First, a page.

We always wonder if media actually has a significant effect upon our behavior. Well, the Foundation for Democratic Advancement (FDA) has provided research that proves this to be true in political elections.
Earlier this year, Alberta held their provincial elections, receiving 1,290,395 votes to place an individual in office. For those of you in Alberta, we all know that this person is Alison Redford, the leader of the PC Party and now the Premiere of Alberta. But how exactly did watching the media influence her position she holds today? Let’s take a look…
To get to this, we must first look at the study the FDA performed. The FDA had collected information for the 14 day period prior to, and including, Election Day in Alberta for all 9 parties running. What the FDA found was that the number of articles promoting each party matched up exactly (and I mean EXACTLY) to the results of the election. In fact, with the exception of the PC Party itself, the FDA was within 6% of the actual votes for each party and, on average, was within 3% of the total votes received for each of the 9 parties running. The importance of this study is two-fold: it represents the significance that media plays upon the voters of a particular location and also shows that the amount of media coverage a party receives is directly correlated to the number of votes that party will receive. The study used a sample of 2,747 articles from the two-week period. For more information on these results and the comparisons, visit http://democracychange.org/2012/05/media-study-of-the-2012-alberta-elections/ or email Dale.Monette@DemocracyChange.org.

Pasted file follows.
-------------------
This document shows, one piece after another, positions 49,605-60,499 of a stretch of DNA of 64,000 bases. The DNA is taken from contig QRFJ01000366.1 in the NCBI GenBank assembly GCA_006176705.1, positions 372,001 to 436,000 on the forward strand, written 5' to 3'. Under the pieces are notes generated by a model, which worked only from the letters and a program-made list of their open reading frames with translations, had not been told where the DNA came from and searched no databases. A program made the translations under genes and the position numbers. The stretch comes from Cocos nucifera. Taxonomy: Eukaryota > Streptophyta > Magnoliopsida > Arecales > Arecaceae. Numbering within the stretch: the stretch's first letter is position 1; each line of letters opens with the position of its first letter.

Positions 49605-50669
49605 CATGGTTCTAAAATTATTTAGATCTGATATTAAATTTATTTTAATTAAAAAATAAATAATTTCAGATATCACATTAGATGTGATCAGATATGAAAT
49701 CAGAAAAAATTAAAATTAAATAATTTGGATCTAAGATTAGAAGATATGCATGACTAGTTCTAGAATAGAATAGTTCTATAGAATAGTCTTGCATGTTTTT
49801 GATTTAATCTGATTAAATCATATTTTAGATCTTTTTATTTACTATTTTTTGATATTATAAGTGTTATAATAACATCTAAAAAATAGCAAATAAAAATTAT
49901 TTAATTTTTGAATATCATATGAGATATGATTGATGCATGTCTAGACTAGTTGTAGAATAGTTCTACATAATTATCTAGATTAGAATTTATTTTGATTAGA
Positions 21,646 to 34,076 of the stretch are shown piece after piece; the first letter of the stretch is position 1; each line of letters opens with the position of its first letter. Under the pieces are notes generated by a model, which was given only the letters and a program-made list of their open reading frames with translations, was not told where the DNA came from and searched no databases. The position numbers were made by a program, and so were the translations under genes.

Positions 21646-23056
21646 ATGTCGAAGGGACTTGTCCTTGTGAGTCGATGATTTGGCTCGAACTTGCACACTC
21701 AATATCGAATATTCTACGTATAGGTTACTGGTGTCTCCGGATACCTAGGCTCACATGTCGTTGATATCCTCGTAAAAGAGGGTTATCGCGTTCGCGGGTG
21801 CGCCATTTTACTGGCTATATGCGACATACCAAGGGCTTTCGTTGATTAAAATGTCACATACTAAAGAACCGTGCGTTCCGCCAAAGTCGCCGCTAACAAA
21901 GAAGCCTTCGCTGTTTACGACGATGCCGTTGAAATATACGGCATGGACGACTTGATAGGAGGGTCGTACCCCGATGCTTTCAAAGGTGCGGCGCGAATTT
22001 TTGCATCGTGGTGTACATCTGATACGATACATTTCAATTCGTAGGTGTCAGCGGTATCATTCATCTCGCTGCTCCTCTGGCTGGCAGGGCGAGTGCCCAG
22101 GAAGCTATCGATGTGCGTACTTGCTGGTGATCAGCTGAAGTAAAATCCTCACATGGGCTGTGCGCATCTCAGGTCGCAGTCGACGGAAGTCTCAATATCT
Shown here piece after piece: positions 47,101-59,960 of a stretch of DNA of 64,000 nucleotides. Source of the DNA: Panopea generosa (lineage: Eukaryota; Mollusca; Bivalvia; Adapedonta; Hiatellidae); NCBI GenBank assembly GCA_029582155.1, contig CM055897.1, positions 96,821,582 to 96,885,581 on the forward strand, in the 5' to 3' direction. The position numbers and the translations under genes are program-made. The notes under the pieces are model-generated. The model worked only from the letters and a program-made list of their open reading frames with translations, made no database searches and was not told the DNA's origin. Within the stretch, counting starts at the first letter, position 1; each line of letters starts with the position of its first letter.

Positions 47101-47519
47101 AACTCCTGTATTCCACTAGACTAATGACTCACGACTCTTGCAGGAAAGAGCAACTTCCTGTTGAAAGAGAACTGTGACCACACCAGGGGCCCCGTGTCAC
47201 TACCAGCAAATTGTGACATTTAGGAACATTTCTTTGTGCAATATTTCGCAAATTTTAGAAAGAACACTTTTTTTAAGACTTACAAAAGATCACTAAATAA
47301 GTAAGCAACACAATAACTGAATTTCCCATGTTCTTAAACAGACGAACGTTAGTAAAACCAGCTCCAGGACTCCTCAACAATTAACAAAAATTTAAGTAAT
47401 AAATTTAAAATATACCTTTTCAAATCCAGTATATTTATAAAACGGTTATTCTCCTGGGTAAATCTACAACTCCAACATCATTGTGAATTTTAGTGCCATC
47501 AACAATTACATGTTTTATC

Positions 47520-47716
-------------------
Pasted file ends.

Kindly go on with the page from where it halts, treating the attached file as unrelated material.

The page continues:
What makes this study even more alarming is the fact that Alberta received a score of 45% in the FDA’s Electoral Fairness Audit (EFA) earlier in 2012. This score means that 55% of Alberta’s media laws are unsatisfactory. In particular, the EFA found electoral unfairness in the following areas: no requirement for impartial and balanced political coverage before and during the campaign period, and no media ownership concentration laws or equivalent. Therefore, these two studies show that there is an immediate need for reform in the democratic system in Alberta surrounding media laws. To view the Alberta EFA, please visit http://democracychange.org/2012/07/2012-fda-electoral-fairness-audit-of-alberta/.
If you want things to change where you vote, please visit www.DemocracyChange.org and donate today.
FDA Director of Finance